My six top tips for getting great results in business

Or how ignoring the inner critic and having a f*ck-it attitude works wonders

How long have you been putting it off, now, my friend? You know what I’m talking about; launching that programme, starting that business, contacting that big client, making the next move, scaling up. I know, you want to feel ‘ready’. You’ll do it when you’ve got your stuff sorted. When you’ve finished that extra training. When you have a bit more experience. When it gets a bit quieter. Not now, anyway. Now’s not the time.

You know what I think? It’s not that you feel that you are not ready, but that you feel that other people think that you are not ready. That you will make a fool of yourself and everyone will laugh at your failure. That people will judge you for doing something you are clearly not capable of. Or that they think you are big-headed for making yourself so visible online with your videos and your messages. Fear of failure. Fear of judgement. Fear.

What do you say…Am I perhaps a little bit right?

It’s OK. We all feel like that sometimes. But the trouble is, it doesn’t get you anywhere, and in the meantime, time goes by and you’re still in the same situation. Also, everyone else is winging it too.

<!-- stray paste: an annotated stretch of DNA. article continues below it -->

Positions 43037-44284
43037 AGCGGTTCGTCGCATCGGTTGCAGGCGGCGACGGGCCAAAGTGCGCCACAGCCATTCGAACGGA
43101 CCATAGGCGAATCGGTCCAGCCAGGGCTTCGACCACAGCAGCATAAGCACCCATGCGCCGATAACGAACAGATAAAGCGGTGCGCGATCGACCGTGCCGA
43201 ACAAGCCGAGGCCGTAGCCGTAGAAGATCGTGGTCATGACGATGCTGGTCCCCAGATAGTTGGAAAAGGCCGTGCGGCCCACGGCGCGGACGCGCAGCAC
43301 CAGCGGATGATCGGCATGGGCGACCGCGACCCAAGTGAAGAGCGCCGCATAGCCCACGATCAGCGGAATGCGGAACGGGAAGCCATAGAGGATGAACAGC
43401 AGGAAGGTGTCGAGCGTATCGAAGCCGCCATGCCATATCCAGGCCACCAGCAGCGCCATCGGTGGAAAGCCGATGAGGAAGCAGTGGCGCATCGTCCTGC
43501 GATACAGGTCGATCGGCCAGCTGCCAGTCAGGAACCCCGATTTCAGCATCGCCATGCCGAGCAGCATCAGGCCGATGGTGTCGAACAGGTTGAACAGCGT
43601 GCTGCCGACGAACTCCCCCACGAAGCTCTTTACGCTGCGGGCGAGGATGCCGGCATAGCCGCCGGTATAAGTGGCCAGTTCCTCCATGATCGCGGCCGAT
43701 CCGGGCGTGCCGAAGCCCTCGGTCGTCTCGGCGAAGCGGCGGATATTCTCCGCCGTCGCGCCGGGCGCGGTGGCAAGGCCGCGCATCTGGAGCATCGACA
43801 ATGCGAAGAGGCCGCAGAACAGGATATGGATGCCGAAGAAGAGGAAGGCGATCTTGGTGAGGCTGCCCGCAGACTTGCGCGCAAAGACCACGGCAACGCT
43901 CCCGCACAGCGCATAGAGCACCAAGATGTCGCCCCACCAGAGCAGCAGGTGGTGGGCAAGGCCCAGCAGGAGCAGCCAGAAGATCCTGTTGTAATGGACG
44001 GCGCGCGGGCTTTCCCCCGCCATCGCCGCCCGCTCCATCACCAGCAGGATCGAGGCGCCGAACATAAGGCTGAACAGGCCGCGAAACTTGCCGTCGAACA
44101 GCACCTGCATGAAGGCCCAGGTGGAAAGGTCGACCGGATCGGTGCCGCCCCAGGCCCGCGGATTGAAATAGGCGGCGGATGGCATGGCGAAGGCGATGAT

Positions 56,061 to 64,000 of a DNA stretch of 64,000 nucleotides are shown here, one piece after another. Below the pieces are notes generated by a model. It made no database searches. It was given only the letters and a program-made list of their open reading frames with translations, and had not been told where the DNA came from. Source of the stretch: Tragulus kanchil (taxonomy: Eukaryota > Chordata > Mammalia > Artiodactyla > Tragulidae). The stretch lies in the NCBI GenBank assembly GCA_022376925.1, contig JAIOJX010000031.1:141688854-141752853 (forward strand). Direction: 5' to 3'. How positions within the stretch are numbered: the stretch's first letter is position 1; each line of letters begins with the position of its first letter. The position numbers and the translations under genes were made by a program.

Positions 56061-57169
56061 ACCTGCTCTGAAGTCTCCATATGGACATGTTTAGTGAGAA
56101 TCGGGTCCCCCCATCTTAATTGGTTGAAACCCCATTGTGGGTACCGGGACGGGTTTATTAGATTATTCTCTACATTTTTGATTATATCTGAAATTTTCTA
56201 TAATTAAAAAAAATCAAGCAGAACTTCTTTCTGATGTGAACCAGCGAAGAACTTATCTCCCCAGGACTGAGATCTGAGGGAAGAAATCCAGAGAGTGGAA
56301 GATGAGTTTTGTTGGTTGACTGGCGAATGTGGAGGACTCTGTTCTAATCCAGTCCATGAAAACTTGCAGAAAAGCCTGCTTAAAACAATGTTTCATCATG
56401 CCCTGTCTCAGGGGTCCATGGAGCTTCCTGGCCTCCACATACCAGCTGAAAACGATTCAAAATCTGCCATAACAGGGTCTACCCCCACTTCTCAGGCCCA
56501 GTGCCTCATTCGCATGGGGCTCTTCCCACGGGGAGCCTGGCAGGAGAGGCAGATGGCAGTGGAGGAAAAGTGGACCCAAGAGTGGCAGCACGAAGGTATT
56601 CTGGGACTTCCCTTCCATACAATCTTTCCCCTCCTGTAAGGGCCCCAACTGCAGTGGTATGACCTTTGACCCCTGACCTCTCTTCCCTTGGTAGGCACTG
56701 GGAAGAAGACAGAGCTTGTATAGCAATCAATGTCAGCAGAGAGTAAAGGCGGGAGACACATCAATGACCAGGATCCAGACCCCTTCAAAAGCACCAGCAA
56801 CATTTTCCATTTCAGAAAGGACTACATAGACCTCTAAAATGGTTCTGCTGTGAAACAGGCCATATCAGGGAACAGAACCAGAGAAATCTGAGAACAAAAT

creative business coach artists
Photo by Anastasiya Vragova on Pexels.com

Stop overthinking, just do it

I will tell you a story about something that happened to me in the past month, as it shows you how things can shift very quickly if you ignore that inner critic, and just start doing what you love. Disclaimer: I am a go-getter, not an over-thinker, but what happened to me this month, was even surprising to me – but it confirmed that what I teach to my clients, actually works: to take yourself serious and be pro-active, even when you are still learning and not perfect.

So, I love being a creative business coach and helping entrepreneurs get better at getting clients, but I am also a creative myself. Working with a business coach over the past seven months has helped me embrace that artistic side of me more, and this January I decided to sign up for an abstract art class. I bloody loved it. I couldn’t stop, and kept making work, whenever I had a spare moment. It was as if I had opened Pandora’s box, and it was all flooding out. Wonderful!

I started posting some of my work on my personal social media accounts, and people liked what I was making. So I decided to open another account, just for my art. I then spotted a local cafe owner posting that they were looking for artists, and – again, not over-thinking – I dropped him a message. Totally detached, I thought, why not?